James Madison’s life, from the vantage point of time, is no less interesting.  Perhaps for the times it was not atypical; yet with the distance of two centuries it is fascinating.  He was born in 1751 in Virginia, his family one of the most prosperous in Orange County.  He graduated from Princeton, intent on practicing law:

…but for three years after he was licensed to practice, he remained idle, adrift, living a purposeless life and coping with emotional woes that included hysterical, hypochondriacal fears and obsessive anxieties.  The American Revolution gave meaning to his undirected existence, and he turned to politics.  Luckily for him, the political system had not yet been democratized, and the first public positions he held were secured through his family’s influence. (43-4)

Other notables are also described, usually by the reflections of others.  The role and character of Aaron Burr, the Pinckney brothers,  Theodore Sedgwick and others in the election turmoil is easily placed in the context of modern elections—and electioneering.  The seemingly outrageous campaigns of malice and innuendo so typical of modern elections would pale by comparison to the elections of the era, including that of 1800.  There were no shortage of character assassinations, leaked communications, and religious fervor (151-6).  Perhaps most significant was the beginning of campaign management.  Today it is normal to send “…party workers into the wards to rally the voters and assist them, if need be, in getting to the polls” (130).  But this was 1800, and it was Aaron Burr, who later said “We have beat you by superior management.” (131)  But did Jefferson gain the presidency by “superior management” or behind-the-scenes horse-trading?  Although he “deplored the carnival of ‘party intrigue and corruption’ afoot in the capital, he too knew that men of both parties were on the make” (185).  The tied results had placed the election in the house, where it appeared Delaware Congressman James Bayard “had it in his ‘power to terminate the contest’” by abstaining (189).  Ultimately he did abstain, perhaps in exchange for capitulations from Jefferson.  Ferling does a great job of walking the reader through Bayard’s actions and repercussions.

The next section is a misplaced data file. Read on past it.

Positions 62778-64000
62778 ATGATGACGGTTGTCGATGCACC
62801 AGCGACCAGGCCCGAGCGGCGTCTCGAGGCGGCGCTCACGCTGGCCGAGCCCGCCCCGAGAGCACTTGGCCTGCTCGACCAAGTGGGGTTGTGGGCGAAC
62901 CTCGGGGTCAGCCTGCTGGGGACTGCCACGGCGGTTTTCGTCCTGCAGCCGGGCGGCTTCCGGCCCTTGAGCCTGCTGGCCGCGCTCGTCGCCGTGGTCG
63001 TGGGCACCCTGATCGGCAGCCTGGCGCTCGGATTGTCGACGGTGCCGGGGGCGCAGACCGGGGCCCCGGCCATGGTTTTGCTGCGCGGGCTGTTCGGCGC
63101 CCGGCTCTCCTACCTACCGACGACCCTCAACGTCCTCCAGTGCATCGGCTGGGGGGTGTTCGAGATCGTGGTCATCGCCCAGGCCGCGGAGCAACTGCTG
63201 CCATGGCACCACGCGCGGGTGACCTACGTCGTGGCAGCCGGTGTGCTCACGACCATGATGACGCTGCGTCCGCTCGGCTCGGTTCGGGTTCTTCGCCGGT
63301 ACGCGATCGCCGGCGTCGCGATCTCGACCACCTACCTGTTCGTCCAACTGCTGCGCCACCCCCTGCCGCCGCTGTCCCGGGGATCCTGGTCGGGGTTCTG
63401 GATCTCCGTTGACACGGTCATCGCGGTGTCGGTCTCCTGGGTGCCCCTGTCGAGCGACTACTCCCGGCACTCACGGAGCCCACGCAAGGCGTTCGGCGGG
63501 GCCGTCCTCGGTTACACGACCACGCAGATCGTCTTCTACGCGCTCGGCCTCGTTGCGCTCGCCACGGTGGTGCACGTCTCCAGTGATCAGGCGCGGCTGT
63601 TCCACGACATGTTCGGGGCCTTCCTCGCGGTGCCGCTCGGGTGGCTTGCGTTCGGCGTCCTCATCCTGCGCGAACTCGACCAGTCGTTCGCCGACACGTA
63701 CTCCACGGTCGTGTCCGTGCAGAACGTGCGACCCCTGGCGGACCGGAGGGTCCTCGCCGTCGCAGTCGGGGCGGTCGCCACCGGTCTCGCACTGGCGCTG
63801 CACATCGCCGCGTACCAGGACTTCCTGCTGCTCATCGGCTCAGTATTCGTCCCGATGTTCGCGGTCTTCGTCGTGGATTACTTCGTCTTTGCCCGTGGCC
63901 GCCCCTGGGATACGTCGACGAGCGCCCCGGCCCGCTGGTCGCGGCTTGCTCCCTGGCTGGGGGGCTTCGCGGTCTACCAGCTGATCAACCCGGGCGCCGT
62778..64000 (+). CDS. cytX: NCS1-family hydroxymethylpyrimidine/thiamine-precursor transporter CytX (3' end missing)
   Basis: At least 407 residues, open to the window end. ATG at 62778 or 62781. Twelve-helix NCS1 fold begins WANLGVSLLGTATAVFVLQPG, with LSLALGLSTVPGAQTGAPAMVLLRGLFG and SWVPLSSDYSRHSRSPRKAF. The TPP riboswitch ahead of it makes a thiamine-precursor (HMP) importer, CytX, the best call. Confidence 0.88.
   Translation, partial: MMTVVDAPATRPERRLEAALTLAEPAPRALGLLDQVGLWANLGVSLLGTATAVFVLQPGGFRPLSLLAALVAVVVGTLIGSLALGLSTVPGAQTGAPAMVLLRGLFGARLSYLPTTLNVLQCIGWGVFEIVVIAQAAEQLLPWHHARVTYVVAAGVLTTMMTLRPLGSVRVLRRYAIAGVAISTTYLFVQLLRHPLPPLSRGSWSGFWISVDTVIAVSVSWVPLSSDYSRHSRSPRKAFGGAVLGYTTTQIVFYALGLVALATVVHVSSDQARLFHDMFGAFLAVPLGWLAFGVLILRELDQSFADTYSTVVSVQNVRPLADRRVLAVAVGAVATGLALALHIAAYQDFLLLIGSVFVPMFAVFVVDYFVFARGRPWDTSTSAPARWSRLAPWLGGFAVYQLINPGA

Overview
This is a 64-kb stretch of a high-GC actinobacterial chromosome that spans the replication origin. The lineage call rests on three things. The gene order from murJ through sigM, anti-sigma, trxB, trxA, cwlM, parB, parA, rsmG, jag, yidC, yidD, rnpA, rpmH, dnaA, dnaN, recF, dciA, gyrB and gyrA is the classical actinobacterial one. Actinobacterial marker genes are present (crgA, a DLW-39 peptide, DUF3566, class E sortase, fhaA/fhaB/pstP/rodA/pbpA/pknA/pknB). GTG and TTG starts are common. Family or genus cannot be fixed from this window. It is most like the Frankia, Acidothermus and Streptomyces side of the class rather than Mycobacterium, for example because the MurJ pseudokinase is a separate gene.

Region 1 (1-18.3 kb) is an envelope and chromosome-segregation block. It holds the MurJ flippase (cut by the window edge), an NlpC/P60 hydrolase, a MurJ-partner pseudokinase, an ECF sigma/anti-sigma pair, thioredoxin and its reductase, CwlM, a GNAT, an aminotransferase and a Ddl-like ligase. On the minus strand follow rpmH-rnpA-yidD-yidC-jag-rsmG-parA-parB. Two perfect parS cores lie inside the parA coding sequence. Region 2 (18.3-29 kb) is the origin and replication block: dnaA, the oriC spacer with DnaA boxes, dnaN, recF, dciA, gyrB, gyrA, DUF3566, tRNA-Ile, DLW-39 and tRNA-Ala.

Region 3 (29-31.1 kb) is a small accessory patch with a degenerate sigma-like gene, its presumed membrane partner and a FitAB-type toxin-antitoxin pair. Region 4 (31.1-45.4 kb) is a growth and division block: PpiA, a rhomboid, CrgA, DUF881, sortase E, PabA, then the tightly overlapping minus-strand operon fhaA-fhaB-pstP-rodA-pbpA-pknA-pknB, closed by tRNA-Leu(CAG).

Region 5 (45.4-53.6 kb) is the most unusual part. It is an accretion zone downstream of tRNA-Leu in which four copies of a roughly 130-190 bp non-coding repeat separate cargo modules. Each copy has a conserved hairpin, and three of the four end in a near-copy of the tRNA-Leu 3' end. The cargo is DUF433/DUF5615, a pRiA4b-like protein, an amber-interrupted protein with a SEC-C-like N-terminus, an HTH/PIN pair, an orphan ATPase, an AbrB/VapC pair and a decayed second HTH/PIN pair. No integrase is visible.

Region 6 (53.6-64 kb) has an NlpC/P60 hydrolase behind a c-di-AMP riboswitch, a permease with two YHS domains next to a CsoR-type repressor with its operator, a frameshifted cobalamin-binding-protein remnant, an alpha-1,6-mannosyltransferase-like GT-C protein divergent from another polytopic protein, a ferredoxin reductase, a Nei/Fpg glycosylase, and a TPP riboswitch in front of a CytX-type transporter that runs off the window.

Adams vs. Jefferson excels with Ferling’s political analysis of the election and aftermath, particularly for the student or political junkie.  It is difficult to look at after-election results without a series of “what if” questions and scenarios.  Adams vs. Jefferson is replete with graphs, maps, and analysis for the “what if” query (164).  This is perhaps the book’s finest point, and is an excellent reference for any argument of the 1800 election.  Given the competing ideologies at the time, it is difficult to imagine an America today had the outcome of the 1800 been different.  Ferling’s writing style is very concise in describing how close it came, and leaves us wondering “what if” Adams had been reelected, and Jefferson retired perhaps permanently, to Monticello, or “what if” Aaron Burr had succeeded in swaying the right vote in Congress.

Overall, despite the vocabulary distraction, this is a strong text for anyone curious of the era, and a “required read” for the serious student of American History.

Works Cited

  1. Hawes Publications.  “Adult New York Times Best Seller Lists, 2001, 2002”.
  2. McCullough, David G.  John Adams.  New York:  Simon & Schuster, 2001.
  3. Ferling, John   Adams vs. Jefferson:  The Tumultuous Election of 1800.New York:Oxford University Press, 2004.

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The Origin of the Presidential Campaign: a Review of Adams vs. Jefferson. (2016, Dec 09). Retrieved from